Family members hosted a memorial service for first-grader Faye Marie Swetlik on Friday night. A procession of police officers, bikers and tow truck drivers brought her remains to Trinity Baptist Church in Cayce, South Carolina.
Family members asked everyone in attendance to wear bright colors, especially pink and purple, to honor the young girl's bright spirit.
Journals were also left at the church for neighbors to leave a note or drawing for Faye or her family.
Tuesday, authorities in South Carolina said Faye died by asphyxiation.
Her body was found in the woods nearby moments before a neighbor was found bloody and dead on the patio of his home.
Investigators said previously that they found a clue to Faye's disappearance on Thursday in the trash can of 30-year-old Coty Scott Taylor. By then, three days had passed since the girl disappeared.
In a news conference Tuesday, Byron Snellgrove, Cayce's director of public safety, revealed that the key pieces of evidence found in the trash can were a child's polka-dot boot and a soup ladle that had "freshly dug dirt in it."
He said "evidence leads us to believe that Taylor abducted and killed Faye," noting that DNA collected from both scenes connected the killer and victim.
Taylor was the "sole perpetrator" of the crime, Snellgrove said.
He added that Faye's body was moved during the cover of night to behind the townhouses where she was found.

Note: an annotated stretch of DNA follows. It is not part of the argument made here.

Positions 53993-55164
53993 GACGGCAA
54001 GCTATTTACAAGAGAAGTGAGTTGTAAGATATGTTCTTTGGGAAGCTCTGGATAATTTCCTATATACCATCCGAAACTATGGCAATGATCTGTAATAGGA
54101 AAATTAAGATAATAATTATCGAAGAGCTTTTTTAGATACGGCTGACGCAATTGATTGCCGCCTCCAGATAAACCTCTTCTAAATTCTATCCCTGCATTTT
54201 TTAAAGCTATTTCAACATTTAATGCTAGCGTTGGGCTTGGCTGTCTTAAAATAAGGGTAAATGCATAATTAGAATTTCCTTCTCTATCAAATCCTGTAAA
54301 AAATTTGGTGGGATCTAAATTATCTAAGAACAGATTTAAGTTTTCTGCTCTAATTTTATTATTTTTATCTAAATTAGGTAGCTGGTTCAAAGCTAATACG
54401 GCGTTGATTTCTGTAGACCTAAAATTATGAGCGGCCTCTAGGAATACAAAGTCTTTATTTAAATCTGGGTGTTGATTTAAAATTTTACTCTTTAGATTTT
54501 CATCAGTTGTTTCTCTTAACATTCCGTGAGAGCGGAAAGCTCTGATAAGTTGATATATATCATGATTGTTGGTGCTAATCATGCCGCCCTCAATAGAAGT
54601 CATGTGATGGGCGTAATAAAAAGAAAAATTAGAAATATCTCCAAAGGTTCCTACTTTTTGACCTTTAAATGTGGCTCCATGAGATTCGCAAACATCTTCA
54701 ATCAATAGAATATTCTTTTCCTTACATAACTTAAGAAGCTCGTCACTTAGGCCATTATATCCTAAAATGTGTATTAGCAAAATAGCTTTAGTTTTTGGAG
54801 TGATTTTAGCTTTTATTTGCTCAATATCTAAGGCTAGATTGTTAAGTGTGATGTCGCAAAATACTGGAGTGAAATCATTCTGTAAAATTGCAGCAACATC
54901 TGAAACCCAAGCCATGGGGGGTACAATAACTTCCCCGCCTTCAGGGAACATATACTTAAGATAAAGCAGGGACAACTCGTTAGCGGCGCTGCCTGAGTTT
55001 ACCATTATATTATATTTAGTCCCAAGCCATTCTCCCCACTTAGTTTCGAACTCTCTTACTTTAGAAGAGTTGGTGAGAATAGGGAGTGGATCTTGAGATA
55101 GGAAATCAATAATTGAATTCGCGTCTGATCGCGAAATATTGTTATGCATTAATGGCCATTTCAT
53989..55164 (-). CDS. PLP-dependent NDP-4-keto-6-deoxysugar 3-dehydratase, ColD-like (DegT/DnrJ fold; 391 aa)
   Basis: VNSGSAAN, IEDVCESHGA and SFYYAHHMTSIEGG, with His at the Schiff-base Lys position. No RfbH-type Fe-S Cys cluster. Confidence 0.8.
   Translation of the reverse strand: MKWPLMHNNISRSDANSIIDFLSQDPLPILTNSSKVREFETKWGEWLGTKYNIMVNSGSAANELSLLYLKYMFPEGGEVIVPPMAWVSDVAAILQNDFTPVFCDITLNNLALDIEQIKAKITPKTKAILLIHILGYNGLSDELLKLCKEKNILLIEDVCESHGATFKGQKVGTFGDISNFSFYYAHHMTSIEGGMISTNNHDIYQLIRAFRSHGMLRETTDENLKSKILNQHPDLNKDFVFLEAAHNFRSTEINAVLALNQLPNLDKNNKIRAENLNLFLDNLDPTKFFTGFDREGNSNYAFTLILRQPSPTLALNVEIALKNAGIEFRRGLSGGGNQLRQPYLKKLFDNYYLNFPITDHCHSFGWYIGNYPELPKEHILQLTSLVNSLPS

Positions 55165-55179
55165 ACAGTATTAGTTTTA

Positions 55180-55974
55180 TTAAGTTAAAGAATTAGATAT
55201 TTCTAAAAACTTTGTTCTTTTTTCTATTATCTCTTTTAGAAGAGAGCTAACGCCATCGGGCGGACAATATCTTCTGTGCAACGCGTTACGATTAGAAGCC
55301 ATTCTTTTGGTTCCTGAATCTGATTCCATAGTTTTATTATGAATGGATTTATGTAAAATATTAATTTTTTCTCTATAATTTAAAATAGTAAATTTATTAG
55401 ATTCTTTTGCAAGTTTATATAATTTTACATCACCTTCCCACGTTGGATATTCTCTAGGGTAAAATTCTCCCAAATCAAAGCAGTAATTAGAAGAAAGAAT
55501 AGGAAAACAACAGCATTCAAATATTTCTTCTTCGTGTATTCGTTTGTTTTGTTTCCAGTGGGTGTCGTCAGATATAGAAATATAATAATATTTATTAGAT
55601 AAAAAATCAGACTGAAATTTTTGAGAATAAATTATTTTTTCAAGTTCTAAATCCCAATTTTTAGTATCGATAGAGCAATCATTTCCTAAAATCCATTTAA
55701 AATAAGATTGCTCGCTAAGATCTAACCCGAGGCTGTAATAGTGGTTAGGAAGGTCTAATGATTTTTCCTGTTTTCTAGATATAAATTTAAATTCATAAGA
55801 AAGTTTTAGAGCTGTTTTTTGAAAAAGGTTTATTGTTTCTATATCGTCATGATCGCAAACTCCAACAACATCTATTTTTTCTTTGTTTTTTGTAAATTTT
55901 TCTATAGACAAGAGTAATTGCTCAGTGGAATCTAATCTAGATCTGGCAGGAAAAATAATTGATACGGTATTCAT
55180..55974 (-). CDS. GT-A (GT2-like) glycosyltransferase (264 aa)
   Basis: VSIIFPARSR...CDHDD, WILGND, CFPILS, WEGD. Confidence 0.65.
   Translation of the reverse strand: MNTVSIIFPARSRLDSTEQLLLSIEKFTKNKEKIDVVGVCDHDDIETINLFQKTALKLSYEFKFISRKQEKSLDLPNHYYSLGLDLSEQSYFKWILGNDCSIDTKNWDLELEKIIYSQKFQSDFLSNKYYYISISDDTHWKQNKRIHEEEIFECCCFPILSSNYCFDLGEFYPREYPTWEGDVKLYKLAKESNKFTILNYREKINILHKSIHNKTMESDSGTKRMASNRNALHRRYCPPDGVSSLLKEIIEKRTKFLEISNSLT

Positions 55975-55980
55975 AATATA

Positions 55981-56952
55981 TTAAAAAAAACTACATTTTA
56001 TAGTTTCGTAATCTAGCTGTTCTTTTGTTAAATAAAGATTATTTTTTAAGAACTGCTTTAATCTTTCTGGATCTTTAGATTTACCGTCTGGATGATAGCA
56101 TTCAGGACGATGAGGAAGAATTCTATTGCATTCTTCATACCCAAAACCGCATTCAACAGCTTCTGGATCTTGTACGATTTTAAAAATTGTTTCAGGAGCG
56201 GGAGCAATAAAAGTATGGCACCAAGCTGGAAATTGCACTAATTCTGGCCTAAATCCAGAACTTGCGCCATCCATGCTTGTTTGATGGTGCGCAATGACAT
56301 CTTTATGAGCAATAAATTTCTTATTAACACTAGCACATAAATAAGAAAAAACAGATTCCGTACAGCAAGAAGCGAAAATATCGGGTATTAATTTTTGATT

Lexington County Coroner Margaret Fisher wept as she expressed her condolences for Faye's family. She then announced that Faye's death was a homicide and it took place within a few hours of the little girl being abducted.
Fisher also said an autopsy performed on Taylor showed his death was the result of "an incised wound to the neck." The manner was determined to have been suicide.
Faye was last seen getting off of a school bus in Cayce, a suburb of the state's capital Columbia.
WATCH: Video of missing South Carolina girl on school bus day she disappeared
Faye's mysterious disappearance garnered national intrigue. The FBI joined many other organizations going door-to-door and scouring any source for possible leads in the case.
SEE ALSO | 'I want my baby back:' Family prays for return of missing 6-year-old South Carolina girl Faye Swetlik
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